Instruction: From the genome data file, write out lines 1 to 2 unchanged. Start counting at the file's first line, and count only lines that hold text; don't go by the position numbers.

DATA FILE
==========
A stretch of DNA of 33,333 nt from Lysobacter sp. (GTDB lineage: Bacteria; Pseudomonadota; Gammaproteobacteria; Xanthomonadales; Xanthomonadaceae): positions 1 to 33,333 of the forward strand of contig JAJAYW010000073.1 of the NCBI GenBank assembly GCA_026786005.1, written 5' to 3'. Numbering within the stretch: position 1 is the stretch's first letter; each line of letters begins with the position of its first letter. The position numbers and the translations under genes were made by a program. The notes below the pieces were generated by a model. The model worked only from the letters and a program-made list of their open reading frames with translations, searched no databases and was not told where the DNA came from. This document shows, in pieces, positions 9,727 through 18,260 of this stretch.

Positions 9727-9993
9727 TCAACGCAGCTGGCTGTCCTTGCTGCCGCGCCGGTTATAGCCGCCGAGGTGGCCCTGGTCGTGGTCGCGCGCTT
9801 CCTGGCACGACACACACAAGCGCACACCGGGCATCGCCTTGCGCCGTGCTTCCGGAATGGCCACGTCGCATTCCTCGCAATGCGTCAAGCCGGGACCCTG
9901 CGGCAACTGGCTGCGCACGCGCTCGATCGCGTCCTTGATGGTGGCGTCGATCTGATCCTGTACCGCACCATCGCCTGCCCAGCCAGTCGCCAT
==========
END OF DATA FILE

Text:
A stretch of DNA of 33,333 nt from Lysobacter sp. (GTDB lineage: Bacteria; Pseudomonadota; Gammaproteobacteria; Xanthomonadales; Xanthomonadaceae): positions 1 to 33,333 of the forward strand of contig JAJAYW010000073.1 of the NCBI GenBank assembly GCA_026786005.1, written 5' to 3'. Numbering within the stretch: position 1 is the stretch's first letter; each line of letters begins with the position of its first letter. The position numbers and the translations under genes were made by a program. The notes below the pieces were generated by a model. The model worked only from the letters and a program-made list of their open reading frames with translations, searched no databases and was not told where the DNA came from. This document shows, in pieces, positions 9,727 through 18,260 of this stretch.

Positions 9727-9993